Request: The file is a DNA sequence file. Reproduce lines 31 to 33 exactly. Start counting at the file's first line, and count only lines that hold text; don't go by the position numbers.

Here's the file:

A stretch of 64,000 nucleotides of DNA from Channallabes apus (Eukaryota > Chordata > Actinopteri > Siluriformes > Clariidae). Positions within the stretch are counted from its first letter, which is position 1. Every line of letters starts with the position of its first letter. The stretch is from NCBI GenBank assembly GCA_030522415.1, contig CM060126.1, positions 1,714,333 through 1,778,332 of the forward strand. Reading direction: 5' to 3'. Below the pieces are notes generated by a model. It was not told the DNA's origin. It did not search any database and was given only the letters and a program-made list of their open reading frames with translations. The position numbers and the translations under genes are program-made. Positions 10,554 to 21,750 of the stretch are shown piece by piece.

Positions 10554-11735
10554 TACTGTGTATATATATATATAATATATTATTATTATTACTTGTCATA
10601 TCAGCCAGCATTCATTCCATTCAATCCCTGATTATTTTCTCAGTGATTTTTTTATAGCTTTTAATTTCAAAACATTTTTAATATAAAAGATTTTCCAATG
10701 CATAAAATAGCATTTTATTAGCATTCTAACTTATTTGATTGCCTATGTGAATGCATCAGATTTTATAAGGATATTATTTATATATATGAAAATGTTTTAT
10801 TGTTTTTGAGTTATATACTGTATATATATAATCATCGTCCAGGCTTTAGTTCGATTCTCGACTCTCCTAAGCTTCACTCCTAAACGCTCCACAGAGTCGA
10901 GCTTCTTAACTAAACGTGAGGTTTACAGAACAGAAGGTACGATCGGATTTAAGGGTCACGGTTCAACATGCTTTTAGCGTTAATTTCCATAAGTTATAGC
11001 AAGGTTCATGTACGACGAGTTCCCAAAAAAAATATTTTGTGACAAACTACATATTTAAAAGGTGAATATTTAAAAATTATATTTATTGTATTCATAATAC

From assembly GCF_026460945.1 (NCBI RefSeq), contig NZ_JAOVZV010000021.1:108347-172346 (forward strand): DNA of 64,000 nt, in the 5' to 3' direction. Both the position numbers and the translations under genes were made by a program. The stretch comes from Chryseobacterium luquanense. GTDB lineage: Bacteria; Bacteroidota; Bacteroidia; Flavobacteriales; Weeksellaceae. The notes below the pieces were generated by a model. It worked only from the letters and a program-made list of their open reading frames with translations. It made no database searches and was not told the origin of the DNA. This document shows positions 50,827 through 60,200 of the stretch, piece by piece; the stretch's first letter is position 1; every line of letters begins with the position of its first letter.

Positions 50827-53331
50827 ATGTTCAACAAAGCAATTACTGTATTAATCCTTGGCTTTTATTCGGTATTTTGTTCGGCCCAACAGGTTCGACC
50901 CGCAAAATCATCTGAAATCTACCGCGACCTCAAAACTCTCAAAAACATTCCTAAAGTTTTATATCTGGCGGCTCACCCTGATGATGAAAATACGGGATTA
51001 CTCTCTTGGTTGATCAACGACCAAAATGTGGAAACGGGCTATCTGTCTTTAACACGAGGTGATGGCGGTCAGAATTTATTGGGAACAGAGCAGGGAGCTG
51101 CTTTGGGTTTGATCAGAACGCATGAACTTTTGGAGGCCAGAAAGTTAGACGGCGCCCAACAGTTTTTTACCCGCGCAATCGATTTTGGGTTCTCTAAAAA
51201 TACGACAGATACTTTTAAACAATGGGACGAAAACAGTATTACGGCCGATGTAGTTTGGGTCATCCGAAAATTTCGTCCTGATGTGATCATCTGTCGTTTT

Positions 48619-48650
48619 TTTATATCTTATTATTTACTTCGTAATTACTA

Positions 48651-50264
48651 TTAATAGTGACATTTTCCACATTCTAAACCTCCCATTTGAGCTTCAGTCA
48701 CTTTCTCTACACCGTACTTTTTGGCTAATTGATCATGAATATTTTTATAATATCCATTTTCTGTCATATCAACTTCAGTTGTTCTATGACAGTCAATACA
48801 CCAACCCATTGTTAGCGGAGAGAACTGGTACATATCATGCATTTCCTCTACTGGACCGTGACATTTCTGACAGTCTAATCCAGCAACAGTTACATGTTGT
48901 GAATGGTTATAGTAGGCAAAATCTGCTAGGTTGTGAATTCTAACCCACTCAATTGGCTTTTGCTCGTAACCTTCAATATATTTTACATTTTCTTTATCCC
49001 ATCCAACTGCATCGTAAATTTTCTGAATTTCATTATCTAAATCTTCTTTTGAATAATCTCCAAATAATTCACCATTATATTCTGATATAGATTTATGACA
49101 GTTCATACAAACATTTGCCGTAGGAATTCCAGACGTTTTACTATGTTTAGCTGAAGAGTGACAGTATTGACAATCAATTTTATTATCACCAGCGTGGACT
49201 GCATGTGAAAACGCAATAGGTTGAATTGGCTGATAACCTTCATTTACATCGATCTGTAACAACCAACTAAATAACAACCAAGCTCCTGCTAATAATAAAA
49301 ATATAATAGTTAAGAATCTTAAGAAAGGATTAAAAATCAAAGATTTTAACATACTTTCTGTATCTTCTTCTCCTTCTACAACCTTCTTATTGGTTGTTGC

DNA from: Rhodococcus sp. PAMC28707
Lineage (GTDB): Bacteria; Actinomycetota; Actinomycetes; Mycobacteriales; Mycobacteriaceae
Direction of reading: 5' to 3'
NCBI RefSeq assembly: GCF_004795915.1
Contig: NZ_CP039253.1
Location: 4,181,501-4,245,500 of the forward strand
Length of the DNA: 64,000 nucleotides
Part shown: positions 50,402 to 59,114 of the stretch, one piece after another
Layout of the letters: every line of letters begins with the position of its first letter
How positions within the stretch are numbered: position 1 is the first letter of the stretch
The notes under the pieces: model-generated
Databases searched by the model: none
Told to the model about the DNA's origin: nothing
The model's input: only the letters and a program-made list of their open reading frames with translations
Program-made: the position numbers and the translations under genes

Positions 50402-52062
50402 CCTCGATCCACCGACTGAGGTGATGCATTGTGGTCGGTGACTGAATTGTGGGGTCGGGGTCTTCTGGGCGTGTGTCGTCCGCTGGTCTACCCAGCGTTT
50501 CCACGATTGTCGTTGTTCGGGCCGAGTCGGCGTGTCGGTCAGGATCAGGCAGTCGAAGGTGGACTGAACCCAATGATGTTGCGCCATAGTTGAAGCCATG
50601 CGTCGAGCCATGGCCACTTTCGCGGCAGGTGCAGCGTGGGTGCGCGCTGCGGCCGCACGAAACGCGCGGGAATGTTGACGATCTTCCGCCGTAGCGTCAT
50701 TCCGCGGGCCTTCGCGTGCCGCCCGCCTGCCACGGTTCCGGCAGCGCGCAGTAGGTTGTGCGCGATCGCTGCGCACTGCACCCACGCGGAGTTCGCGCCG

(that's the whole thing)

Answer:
Contig: NZ_CP039253.1
Location: 4,181,501-4,245,500 of the forward strand
Length of the DNA: 64,000 nucleotides